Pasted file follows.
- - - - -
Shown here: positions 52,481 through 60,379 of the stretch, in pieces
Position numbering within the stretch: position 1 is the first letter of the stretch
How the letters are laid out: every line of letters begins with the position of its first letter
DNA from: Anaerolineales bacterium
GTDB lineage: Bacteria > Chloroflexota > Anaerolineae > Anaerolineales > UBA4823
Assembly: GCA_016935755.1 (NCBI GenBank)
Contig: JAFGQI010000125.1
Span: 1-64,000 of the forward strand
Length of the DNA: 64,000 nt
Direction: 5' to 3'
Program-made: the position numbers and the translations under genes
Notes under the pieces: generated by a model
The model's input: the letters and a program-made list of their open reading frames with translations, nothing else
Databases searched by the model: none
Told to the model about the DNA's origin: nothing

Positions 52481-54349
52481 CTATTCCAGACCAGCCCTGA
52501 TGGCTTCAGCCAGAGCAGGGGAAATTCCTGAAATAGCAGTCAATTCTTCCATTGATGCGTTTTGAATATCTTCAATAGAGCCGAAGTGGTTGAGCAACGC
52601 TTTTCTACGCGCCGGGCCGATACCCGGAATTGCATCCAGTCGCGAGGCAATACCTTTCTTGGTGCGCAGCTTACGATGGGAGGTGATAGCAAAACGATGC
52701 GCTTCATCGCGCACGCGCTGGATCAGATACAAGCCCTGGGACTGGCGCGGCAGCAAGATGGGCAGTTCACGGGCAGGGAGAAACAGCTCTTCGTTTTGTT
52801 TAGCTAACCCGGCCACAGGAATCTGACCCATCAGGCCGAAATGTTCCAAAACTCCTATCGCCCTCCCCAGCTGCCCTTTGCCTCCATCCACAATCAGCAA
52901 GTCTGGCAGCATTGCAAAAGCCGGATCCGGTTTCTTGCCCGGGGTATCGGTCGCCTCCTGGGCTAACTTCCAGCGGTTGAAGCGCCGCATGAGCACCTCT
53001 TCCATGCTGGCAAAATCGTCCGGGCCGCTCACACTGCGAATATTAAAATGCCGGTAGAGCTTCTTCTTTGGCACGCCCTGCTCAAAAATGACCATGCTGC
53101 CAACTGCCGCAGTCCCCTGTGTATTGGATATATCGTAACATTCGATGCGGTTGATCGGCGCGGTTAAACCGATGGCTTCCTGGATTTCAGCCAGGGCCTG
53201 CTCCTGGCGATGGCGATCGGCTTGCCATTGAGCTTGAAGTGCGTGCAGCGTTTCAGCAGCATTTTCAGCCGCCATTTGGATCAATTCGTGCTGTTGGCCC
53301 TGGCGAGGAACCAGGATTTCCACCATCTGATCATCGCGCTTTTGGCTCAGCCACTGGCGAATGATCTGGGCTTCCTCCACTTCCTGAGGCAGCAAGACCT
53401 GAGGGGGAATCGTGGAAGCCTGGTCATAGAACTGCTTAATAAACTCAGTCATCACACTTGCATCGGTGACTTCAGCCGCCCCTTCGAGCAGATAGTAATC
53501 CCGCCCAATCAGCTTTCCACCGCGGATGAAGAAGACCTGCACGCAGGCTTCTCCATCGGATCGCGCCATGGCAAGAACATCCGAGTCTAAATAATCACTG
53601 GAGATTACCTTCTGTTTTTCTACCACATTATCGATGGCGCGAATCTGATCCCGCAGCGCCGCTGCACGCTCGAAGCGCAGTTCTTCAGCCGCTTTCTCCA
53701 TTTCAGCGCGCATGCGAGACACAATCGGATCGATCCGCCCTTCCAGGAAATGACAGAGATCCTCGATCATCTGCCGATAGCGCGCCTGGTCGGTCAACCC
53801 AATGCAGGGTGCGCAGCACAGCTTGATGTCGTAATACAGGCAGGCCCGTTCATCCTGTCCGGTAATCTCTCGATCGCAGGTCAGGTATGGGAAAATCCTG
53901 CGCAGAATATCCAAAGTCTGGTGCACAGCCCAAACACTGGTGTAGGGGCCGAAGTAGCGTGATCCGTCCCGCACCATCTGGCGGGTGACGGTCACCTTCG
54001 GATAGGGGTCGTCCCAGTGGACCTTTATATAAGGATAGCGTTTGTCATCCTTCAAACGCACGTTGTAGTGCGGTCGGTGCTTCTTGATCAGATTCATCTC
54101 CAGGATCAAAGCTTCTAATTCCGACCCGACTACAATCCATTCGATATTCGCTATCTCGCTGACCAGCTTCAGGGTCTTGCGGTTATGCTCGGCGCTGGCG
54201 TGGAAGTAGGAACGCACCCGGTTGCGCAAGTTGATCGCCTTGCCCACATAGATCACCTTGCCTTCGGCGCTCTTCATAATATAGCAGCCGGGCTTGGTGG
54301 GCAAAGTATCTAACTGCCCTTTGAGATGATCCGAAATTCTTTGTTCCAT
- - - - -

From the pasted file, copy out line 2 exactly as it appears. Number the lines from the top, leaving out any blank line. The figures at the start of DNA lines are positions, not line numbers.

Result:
Position numbering within the stretch: position 1 is the first letter of the stretch